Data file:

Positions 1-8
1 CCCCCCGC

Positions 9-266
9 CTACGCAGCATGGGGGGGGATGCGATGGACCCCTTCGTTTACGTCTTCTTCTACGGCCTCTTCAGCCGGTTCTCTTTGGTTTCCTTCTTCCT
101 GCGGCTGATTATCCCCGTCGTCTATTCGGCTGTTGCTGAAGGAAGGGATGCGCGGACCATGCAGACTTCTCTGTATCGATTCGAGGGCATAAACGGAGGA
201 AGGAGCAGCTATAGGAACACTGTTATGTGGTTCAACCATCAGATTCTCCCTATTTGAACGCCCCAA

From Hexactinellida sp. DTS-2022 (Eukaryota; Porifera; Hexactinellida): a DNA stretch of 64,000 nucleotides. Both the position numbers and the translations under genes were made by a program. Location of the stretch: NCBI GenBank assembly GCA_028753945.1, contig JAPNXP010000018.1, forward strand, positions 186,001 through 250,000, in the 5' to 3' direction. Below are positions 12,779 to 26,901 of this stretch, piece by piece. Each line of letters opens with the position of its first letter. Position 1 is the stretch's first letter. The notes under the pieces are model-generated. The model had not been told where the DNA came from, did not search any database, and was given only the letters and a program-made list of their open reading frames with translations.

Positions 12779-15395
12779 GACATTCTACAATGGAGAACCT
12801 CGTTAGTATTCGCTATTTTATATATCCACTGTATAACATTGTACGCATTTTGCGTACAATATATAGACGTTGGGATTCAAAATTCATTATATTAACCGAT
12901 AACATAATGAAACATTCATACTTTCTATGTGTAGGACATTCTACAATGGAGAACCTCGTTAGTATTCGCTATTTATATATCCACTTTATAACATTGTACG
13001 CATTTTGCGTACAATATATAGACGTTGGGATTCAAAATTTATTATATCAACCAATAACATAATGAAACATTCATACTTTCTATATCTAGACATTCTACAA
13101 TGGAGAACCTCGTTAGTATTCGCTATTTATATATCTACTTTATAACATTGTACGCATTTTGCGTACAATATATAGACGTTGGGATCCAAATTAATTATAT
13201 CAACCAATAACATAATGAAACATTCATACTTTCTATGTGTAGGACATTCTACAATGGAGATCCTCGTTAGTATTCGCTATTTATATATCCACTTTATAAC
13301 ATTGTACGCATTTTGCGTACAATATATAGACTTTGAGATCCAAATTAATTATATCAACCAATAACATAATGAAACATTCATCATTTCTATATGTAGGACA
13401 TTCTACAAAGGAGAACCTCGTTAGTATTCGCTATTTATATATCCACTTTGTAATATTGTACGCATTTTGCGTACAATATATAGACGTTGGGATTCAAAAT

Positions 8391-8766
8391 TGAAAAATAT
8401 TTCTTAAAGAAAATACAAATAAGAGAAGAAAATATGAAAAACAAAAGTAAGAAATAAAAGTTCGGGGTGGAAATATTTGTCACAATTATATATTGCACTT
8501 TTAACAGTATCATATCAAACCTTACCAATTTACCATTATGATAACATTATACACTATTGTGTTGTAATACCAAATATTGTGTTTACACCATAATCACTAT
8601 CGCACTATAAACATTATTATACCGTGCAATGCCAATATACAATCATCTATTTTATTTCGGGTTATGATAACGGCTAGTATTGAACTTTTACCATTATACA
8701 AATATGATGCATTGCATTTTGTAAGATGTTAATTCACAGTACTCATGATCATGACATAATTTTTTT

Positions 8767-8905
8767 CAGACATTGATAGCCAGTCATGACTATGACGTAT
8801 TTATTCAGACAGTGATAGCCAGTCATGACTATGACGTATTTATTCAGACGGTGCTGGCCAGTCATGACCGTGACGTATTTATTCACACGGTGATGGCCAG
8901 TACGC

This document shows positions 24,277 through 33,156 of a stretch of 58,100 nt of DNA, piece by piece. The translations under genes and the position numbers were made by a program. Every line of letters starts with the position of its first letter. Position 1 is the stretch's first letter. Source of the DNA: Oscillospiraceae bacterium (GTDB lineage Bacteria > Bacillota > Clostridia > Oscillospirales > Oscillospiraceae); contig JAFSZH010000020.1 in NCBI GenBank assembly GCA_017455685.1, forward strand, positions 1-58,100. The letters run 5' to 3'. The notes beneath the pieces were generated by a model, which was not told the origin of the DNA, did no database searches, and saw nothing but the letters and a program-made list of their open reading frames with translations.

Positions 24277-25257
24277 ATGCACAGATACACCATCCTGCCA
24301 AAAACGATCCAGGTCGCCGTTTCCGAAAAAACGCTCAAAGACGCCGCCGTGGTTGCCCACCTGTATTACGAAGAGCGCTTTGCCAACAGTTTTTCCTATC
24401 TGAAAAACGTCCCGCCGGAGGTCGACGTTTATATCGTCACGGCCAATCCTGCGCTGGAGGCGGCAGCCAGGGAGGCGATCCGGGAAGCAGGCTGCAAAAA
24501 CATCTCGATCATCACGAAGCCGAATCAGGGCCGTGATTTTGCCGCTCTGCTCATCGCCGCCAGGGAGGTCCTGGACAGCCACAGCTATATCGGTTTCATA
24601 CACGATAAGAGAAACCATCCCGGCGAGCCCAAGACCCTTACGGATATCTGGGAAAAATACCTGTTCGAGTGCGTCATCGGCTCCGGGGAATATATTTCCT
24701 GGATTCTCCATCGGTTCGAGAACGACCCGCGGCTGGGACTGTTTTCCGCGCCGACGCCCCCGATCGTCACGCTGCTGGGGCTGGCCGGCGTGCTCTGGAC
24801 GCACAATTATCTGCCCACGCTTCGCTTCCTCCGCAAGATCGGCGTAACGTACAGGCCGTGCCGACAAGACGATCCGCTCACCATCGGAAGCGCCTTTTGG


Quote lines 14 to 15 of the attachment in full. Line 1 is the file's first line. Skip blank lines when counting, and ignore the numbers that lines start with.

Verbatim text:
13201 CAACCAATAACATAATGAAACATTCATACTTTCTATGTGTAGGACATTCTACAATGGAGATCCTCGTTAGTATTCGCTATTTATATATCCACTTTATAAC
13301 ATTGTACGCATTTTGCGTACAATATATAGACTTTGAGATCCAAATTAATTATATCAACCAATAACATAATGAAACATTCATCATTTCTATATGTAGGACA